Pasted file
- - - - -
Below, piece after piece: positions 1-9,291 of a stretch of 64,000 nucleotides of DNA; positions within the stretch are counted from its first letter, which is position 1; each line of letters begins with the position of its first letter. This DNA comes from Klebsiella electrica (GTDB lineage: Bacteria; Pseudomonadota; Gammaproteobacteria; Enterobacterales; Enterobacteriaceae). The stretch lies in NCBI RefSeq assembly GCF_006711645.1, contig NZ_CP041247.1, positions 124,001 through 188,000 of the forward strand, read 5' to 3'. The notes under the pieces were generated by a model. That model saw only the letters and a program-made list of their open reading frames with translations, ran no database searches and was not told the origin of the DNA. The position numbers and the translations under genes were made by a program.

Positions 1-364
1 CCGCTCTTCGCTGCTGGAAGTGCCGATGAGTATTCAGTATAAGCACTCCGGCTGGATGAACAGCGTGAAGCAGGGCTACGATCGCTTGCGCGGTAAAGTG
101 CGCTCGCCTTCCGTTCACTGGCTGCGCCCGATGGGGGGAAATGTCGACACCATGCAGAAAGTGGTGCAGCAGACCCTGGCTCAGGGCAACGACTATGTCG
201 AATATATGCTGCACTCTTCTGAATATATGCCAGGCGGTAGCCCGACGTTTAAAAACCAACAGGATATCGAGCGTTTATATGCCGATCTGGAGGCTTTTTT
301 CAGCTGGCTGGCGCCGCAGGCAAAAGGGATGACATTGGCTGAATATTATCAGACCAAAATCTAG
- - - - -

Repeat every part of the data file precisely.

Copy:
Below, piece after piece: positions 1-9,291 of a stretch of 64,000 nucleotides of DNA; positions within the stretch are counted from its first letter, which is position 1; each line of letters begins with the position of its first letter. This DNA comes from Klebsiella electrica (GTDB lineage: Bacteria; Pseudomonadota; Gammaproteobacteria; Enterobacterales; Enterobacteriaceae). The stretch lies in NCBI RefSeq assembly GCF_006711645.1, contig NZ_CP041247.1, positions 124,001 through 188,000 of the forward strand, read 5' to 3'. The notes under the pieces were generated by a model. That model saw only the letters and a program-made list of their open reading frames with translations, ran no database searches and was not told the origin of the DNA. The position numbers and the translations under genes were made by a program.

Positions 1-364
1 CCGCTCTTCGCTGCTGGAAGTGCCGATGAGTATTCAGTATAAGCACTCCGGCTGGATGAACAGCGTGAAGCAGGGCTACGATCGCTTGCGCGGTAAAGTG
101 CGCTCGCCTTCCGTTCACTGGCTGCGCCCGATGGGGGGAAATGTCGACACCATGCAGAAAGTGGTGCAGCAGACCCTGGCTCAGGGCAACGACTATGTCG
201 AATATATGCTGCACTCTTCTGAATATATGCCAGGCGGTAGCCCGACGTTTAAAAACCAACAGGATATCGAGCGTTTATATGCCGATCTGGAGGCTTTTTT
301 CAGCTGGCTGGCGCCGCAGGCAAAAGGGATGACATTGGCTGAATATTATCAGACCAAAATCTAG